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TDD & Unit, Integration & Functional Tests

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Unit, Functional & Integration Tests

Before we get back to coding... we need to talk about just a little bit of theory! No, don't run away! Give me just 2-ish minutes!

So, there are actually three different types of tests, and we're going to try them all. The first is a unit test - that's what we've created. In a unit test, you test one specific function on a class. It's the purest way to test: you call a function with some input, and test the return value. We'll learn more about this later, but each unit test is done in isolation. If, for example, a class needs a database connection, we're actually going to fake that database connection so that we can focus on testing just the logic of the class itself.

The second type of test is an integration test... or at least, that's my name for it. An integration test is basically a unit test: you call functions and check their return values. But now, instead of faking the database connection, you'll use the real database connection. We'll talk about when and why this is useful later.

The third type of test is a functional test. In our world, this basically means that you're writing a test where you programmatically command a browser. Yep, you literally write PHP code that tells a browser to go to a page, click a link, fill out a form, click submit, and then assert that some text appears on the next page.

More on all of these things later.

How much to Test?

Another question is how much you should test. Does every function need a unit test? Does every page and every validation error of every form need a functional test? Absolutely not! That sounds worse than a raptor claw across a chalkboard!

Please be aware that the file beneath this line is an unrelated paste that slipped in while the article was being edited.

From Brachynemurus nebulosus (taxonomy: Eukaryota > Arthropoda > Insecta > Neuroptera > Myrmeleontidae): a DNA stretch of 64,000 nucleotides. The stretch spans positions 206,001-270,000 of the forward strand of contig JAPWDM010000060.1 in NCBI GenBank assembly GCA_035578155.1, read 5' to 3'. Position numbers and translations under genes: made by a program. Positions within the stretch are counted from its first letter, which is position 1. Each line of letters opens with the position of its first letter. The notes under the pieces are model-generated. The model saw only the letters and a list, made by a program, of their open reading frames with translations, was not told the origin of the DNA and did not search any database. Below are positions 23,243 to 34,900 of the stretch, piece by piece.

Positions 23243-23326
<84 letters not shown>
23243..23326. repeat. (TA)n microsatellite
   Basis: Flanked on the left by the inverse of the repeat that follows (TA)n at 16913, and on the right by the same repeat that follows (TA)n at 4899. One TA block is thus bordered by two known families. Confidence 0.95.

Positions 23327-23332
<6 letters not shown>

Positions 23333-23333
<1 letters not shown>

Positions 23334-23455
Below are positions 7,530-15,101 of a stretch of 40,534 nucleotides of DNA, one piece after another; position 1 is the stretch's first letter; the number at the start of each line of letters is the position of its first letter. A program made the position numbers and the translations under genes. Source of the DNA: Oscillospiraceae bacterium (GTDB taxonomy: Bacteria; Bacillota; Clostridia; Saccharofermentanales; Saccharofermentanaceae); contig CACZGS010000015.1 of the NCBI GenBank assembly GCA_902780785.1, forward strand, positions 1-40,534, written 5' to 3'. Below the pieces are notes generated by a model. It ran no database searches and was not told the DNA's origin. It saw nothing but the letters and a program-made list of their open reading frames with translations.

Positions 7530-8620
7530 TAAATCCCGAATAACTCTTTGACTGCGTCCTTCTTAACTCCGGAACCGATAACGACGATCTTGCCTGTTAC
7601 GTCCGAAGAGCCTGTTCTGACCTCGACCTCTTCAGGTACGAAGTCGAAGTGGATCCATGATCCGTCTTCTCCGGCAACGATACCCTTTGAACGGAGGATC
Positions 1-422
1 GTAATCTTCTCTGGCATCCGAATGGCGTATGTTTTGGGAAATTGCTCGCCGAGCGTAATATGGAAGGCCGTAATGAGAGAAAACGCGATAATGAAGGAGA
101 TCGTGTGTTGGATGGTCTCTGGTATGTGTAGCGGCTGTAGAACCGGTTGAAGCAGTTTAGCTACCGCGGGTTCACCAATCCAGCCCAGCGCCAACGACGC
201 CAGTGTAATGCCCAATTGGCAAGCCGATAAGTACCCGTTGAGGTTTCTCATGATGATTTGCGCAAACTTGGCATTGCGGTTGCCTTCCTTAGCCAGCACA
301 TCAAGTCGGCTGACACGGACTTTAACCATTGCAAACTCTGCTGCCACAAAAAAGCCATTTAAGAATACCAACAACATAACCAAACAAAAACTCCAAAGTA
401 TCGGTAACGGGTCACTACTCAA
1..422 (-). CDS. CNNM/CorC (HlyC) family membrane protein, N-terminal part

Especially if you're new to testing, don't worry: a few tests is way better than none. And honestly, I think many people create too many tests. I follow a simple rule: if it scares me, I test it. Too many tests take extra time, add little value, and slow you down later when they fail after you've made a minor change.

In our app, we've tested the getLength() and setLength() methods. These do not scare me. In the real world, I would not test them.

Test-Driven Development

A few minutes ago, I mentioned the term "Test-Driven Development" or TDD. TDD breaks coding into three steps. First, create the test. Second, write the minimum amount of code to get that test to pass. And third, now that your tests are passing, you can safely refactor your code to make it fancier.

So, test, code, refactor: these are the steps we're going to follow. Do I always use TDD in my real projects? Um... yes!? No, not really: I'm not a purist. Heck, sometimes you don't even need a test! Gasp! But yea, usually, if I plan to write a test for a new feature I'm working on I'll follow TDD.

Oh, and TDD is about more than just making sure you have a lot of tests. As you'll see, it forces you to think about how you want to design your code.